Since FORCEM was set up, its management of the continuing training system has widely been considered positive, particularly because it has been able to deal with a continuous growth of activity through tense and permanent dialogue and consensus between the social partners. Nevertheless, some of the problems related to the management of FORCEM pointed out in an assessment of the first set of national training agreements published in 1996 are still relevant in the current debate on the Spanish model of continuing training. The problems most often mentioned are: the need for monitoring, control and justification of the activities receiving funding; the technical difficulties of an approach based on "in situ" verification of a technical and financial nature; and the need to monitor training plans as a whole, rather than only the part carried out with the FORCEM grant. It is also felt that the quality of training must be monitored more thoroughly than under the current FORCEM system, which is based exclusively on checking the documentation supplied by the applicants for funding. Indeed, there is general agreement that quality criteria must be developed to validate the continuing training funded through the agreements.

Under the second set of agreements, starting in 1997, managers and users of the system have faced a new reality: a shortage of funds. This is due to: the spectacular growth in the demand for training, as of 1996; the reforms arising from the second agreements (particularly significant for the inclusion of new groups in the system), as from 1997; and changes in the accounting criteria of FORCEM, introduced in 1996. The high demand is illustrated by the fact that, in response to the 1998 call for training plans, 5,350 applications were received, seeking total funding of over ESP 280 billion, approximately four times more than the amount available. In the present situation, the main criterion that FORCEM applies in allocating funds - ostensibly to endow the system with greater effectiveness - is to combine quality with "selectivity". This leads to political tension and to confusion among the companies and organisations that apply for funding to organise continuing training plans. The high level of bureaucratisation makes it difficult for the users to manage the plans unless they adopt the management model developed by FORCEM. Users have continually demanded greater transparency in the changing criteria of technical and financial evaluation used by FORCEM in each call for plans.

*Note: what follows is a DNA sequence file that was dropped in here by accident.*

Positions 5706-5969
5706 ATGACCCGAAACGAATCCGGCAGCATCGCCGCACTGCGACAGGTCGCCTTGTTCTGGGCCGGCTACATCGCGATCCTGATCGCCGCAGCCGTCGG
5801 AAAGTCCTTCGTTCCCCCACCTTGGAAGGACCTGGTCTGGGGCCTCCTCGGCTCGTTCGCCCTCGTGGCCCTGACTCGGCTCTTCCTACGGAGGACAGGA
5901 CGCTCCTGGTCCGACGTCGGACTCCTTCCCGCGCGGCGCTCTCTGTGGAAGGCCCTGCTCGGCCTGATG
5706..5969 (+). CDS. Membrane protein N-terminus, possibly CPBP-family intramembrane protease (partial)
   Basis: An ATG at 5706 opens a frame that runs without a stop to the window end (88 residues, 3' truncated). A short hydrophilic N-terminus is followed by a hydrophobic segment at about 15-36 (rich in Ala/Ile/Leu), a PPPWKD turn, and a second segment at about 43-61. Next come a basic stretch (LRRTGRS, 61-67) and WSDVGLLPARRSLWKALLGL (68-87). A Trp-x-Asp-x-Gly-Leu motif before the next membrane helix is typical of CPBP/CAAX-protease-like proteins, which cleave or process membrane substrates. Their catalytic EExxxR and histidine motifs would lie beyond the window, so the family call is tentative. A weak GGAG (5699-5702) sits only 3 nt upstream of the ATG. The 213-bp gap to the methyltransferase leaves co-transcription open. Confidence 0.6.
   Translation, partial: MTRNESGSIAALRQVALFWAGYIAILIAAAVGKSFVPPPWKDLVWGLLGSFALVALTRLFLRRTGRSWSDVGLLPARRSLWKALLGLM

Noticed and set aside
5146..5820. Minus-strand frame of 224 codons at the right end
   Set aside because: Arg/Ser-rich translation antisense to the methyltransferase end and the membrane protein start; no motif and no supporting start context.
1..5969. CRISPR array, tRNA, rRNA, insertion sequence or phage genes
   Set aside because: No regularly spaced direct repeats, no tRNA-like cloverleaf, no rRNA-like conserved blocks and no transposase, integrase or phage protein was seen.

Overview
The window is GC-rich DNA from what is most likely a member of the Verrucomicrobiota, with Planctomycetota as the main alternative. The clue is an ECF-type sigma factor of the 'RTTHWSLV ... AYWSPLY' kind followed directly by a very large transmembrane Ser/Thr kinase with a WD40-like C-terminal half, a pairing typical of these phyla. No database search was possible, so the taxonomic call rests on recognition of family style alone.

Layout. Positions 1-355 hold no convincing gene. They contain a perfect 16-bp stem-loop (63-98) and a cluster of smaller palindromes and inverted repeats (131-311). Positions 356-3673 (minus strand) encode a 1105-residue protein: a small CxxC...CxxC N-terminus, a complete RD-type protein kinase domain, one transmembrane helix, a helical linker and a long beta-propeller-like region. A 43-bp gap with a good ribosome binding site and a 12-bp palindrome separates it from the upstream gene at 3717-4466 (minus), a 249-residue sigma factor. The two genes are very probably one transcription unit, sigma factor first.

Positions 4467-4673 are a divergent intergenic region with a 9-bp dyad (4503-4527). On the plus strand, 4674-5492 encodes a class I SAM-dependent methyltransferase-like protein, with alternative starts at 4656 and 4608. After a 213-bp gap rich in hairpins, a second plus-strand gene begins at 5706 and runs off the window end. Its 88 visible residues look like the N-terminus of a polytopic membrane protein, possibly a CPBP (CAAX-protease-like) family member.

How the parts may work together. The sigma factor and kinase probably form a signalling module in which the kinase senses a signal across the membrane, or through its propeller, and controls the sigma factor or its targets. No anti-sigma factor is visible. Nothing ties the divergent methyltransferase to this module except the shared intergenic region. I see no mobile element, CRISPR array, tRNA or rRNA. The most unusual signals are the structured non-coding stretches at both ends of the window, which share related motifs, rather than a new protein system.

Training for unskilled workers

Another set of problems that was raised in the 1996 assessment, and that has frequently been mentioned by analysts since the Spanish continuing training system was set up, is that it is difficult for unskilled workers to receive training funded through the national agreements. There is no doubt that the peculiarities of the labour market and the production structure in Spain present major obstacles in this area. The emergence of training opportunities is linked to the spread of new technologies and of new forms of human resources management. Improving the quality of personnel and the recognition of skills is a competitive strategy that is still limited in Spain, where there is a predominance of small companies managed according to traditional paradigms with a short-term perspective that does not include continuing training. The application of new principles of human resources management tends to be limited to workers who hold the key skills in "leading companies", which as some analysts point out, apply different strategies to different groups of workers ("qualitative flexibility" for the central core and "quantitative flexibility" for the peripheral, less skilled workers).


Analysts trend to agree that after a period of six and a half years of permanent adjustments in the management of a system for which the demand continues to increase, the structural conditions in Spain are now sufficient to allow continuing training to have a significant impact on the labour market, on the production system, and on workers and companies. Achieving the initial goals of FORCEM requires continuous concertation in the management of the system, and care must be taken to ensure that unskilled workers are also able to benefit from training (Roser Salvat Jofresa, CIREM Foundation)